On the morning of June 26, Anthony Randolph was a member of the Denver Nuggets.
He was coming off of his second season in Denver, during which he averaged more than 12 minutes per game for the club while appearing in 43 games. His numbers weren’t spectacular — for the season he averaged 4.8 points, 2.8 rebounds, and just under half a block per game — but he played some decent minutes for the Nuggets and helped fill the gaps after numerous players were lost to injury. Randolph’s future wasn’t exactly bright in Denver, but he looked like the type of player who could stick with the team and provide 8-10 minutes a game off the bench.
And then came Draft Day 2014.
The Nuggets traded Randolph to the Chicago Bulls as part of the draft day swap that sent the draft rights to Doug McDermott to the Windy City in exchange for the rights to Jusuf Nurkic and Gary Harris (picks 16 and 19 in the draft, respectively). The Bulls were in a similar position of having a roster that was heavy with bigs, so it wasn’t immediately clear how Randolph would fit into Chicago’s plans. Yesterday, that situation came into clearer focus when the Bulls reportedly sent Randolph and two second-round picks to the Orlando Magic for the rights to Serbian big man, Milovan Rakovic, a move that is widely seen as an attempt to for the Bulls to clear cap space.
According to various reports, the Magic are expected to waive Randolph, meaning he soon could be without a home in the NBA. Considering Randolph was selected by the Golden State Warriors with the number 14 pick in the 2008 draft, it’s almost shocking how far and how fast he’s fallen. In just six seasons, Randolph has played for five different teams (not counting the Bulls and Magic, neither of whom it appears he will ever play a single game). His career stats are a pedestrian 7.1 points and 4.3 boards per game, but there are plenty of players with similar stats who hang around in the league beyond six seasons.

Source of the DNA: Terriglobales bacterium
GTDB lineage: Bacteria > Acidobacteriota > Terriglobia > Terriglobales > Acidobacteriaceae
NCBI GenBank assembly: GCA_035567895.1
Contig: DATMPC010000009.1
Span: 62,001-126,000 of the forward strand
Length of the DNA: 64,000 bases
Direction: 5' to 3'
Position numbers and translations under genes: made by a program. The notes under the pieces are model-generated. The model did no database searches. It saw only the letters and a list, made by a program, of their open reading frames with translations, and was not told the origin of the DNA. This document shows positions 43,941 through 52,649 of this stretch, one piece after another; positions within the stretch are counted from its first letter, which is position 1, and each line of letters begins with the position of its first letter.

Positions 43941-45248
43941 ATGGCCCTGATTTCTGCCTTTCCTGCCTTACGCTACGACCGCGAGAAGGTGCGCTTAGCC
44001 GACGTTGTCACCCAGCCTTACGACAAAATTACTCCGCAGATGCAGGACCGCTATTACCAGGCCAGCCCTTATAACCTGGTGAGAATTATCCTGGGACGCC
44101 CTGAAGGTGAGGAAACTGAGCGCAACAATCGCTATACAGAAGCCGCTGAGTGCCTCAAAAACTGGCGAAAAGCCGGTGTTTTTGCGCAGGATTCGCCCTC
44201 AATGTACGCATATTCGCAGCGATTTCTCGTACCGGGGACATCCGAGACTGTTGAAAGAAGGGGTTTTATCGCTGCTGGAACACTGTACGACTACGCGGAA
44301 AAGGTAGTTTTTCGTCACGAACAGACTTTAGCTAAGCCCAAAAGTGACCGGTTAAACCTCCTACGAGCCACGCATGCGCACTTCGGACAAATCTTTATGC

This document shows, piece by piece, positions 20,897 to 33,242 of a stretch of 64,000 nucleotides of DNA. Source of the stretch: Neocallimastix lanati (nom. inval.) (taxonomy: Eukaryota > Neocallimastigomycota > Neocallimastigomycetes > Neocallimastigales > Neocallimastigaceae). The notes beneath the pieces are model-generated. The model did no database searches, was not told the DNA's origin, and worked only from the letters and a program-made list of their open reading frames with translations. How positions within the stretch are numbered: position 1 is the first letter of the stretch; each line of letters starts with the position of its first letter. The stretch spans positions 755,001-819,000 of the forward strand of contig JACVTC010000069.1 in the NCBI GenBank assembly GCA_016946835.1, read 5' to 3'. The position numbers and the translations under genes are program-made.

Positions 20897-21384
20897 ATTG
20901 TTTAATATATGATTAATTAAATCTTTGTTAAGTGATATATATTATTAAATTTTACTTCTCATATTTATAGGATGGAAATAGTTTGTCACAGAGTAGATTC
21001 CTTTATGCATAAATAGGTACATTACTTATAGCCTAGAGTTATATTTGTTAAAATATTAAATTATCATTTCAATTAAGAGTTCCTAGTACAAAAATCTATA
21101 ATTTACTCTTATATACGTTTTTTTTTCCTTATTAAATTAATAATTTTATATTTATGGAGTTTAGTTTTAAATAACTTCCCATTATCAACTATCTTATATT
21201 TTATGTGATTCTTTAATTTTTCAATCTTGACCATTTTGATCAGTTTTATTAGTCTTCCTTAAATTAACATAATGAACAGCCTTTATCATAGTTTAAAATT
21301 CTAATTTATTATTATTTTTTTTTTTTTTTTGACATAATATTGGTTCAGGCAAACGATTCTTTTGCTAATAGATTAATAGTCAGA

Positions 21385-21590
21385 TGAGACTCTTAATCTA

Randolph’s story is nothing new, and there’s no shortage of example of players never living up to their potential in the league. But it’s still sobering to see how quickly a player’s career can change in a matter of less than a month. There’s no reason to believe Randolph won’t get another look from a team hoping to add front court depth. Although he’s bounced around the league, he’s shown occasional flashes of the talent that made him a first-round pick. I know everyone in Denver wishes him the best of luck wherever he ends up.